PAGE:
Behavior code. Players are penalized for bad sportsmanship, such as refusing to shake hands with their opponent. Possible cheating is taken seriously. Mobile phones are barred. Players are forbidden from leaving the playing area. There is an anti-doping policy.
Olympic Recognition. Chess has been acknowledged as a sport by the International Olympic Committee since 2000. It was an event at the Asian Games in 2006 in Doha as well as in Guangzhou in 2010. Tokyo is preparing a bid for the 2020 Summer Olympics, inviting chess to apply for inclusion. Russia is attempting to bring chess to the Winter Olympics.
European Recognition. Chess is deemed a sport in 24 out of 28 member states of the European Union. The exceptions are Sweden, the UK, Ireland, and Belgium. In Sweden, it is possible that chess will be included from next year. Support has come from the Swedish sports coaches’ organization which has high regard for the mental discipline of chess.
Global game. Chess is played around the globe irrespective of race, age, language, gender or income. People with physical disabilities play chess. Blind people play chess. People with advanced motor neuron disease play chess. Fact: Professor Stephen Hawking played chess with his children.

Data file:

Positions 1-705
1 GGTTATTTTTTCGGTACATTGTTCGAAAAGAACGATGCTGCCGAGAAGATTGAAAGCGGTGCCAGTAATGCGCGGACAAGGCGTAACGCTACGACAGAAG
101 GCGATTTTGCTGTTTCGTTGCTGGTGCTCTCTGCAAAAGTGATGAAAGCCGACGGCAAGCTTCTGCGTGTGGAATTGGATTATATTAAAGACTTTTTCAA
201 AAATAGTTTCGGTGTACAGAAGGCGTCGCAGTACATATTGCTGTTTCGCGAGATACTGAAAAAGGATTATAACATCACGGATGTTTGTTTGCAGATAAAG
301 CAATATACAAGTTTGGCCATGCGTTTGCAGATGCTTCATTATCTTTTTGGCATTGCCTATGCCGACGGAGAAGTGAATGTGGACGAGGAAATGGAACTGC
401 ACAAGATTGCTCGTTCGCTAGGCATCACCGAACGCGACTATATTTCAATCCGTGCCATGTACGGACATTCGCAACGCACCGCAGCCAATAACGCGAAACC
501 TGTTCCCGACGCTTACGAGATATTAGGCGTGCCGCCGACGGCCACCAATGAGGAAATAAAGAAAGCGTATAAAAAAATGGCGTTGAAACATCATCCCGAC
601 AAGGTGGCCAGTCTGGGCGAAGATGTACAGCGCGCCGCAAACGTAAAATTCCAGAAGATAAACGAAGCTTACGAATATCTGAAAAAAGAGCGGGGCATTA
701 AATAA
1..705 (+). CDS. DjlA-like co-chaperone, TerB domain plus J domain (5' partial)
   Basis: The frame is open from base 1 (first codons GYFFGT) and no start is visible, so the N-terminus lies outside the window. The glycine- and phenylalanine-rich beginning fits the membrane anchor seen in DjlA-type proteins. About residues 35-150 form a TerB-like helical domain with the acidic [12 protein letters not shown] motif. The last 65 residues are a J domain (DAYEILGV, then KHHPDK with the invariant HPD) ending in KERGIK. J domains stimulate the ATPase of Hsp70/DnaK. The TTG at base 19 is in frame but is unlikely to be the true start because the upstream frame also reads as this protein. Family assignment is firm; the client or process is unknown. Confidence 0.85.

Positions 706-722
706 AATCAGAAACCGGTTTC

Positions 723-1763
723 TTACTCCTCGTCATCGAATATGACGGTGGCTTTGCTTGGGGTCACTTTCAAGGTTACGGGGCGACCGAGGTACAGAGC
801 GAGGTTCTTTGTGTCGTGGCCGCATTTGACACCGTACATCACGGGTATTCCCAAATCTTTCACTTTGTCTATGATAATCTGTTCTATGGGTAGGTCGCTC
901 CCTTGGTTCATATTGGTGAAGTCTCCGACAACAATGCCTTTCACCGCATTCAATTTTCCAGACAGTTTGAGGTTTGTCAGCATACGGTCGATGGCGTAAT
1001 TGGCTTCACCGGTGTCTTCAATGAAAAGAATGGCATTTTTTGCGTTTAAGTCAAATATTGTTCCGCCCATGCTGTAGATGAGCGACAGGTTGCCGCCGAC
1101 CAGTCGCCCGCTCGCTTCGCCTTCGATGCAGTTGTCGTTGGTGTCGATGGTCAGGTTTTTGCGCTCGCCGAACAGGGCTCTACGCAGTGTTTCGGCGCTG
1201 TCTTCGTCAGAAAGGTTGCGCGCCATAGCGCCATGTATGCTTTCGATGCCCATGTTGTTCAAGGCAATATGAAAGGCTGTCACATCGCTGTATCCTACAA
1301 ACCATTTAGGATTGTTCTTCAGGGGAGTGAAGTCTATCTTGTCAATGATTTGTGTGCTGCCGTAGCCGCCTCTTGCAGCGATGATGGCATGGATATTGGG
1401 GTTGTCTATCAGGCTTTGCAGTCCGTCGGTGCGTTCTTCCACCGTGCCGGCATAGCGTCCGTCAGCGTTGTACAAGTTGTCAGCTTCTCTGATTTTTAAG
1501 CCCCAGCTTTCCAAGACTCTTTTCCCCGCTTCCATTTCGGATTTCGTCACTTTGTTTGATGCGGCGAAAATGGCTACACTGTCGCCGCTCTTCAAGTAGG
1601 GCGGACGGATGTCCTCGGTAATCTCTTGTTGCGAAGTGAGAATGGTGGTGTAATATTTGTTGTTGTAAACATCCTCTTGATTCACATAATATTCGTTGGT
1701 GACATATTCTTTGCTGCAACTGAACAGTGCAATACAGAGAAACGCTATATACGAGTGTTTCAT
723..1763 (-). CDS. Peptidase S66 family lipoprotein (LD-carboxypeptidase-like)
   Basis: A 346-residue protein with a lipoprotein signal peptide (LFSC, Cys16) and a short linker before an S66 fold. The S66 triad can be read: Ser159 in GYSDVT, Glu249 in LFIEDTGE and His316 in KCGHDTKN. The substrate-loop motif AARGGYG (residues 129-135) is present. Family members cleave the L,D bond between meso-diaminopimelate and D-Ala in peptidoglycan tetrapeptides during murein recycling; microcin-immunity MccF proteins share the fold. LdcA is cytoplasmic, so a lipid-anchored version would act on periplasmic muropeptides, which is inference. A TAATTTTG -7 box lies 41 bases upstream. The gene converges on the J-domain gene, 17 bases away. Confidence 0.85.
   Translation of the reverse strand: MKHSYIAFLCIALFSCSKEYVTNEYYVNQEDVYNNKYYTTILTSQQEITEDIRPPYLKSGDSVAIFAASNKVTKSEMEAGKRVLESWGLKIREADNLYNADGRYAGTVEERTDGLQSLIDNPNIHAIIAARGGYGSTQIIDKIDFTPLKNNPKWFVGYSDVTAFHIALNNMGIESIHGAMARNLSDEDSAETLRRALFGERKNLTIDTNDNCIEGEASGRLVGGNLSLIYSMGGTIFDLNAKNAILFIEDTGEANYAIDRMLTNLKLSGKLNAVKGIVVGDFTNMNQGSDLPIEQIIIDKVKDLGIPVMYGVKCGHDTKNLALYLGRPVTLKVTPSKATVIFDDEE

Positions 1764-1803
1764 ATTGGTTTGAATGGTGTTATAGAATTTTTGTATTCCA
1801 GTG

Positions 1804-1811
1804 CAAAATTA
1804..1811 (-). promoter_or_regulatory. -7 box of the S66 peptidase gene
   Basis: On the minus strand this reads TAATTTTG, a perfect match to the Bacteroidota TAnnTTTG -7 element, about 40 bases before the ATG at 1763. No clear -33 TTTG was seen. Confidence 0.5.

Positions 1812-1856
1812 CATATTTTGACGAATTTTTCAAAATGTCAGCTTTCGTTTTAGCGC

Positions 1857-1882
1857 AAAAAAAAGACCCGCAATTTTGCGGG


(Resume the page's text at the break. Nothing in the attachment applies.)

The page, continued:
Mental component. All sports have a mental component. Eventually, competitive sports may be known as strategy games differing only in their physical manifestation. Commentators are prone to similes like curling = chess on ice, snooker = chess with balls, bowls = chess on grass, and so on.
National accolade. World chess champions have won their country’s national Sportsman of the Year competition: Veselin Topalov (Bulgaria), Magnus Carlsen (Norway), and Vishy Anand (India).
Player ranking system. The player ranking system was created for chess in the 60s and has been adopted by several other sports like American basketball, football, baseball, hockey, rugby, and golf.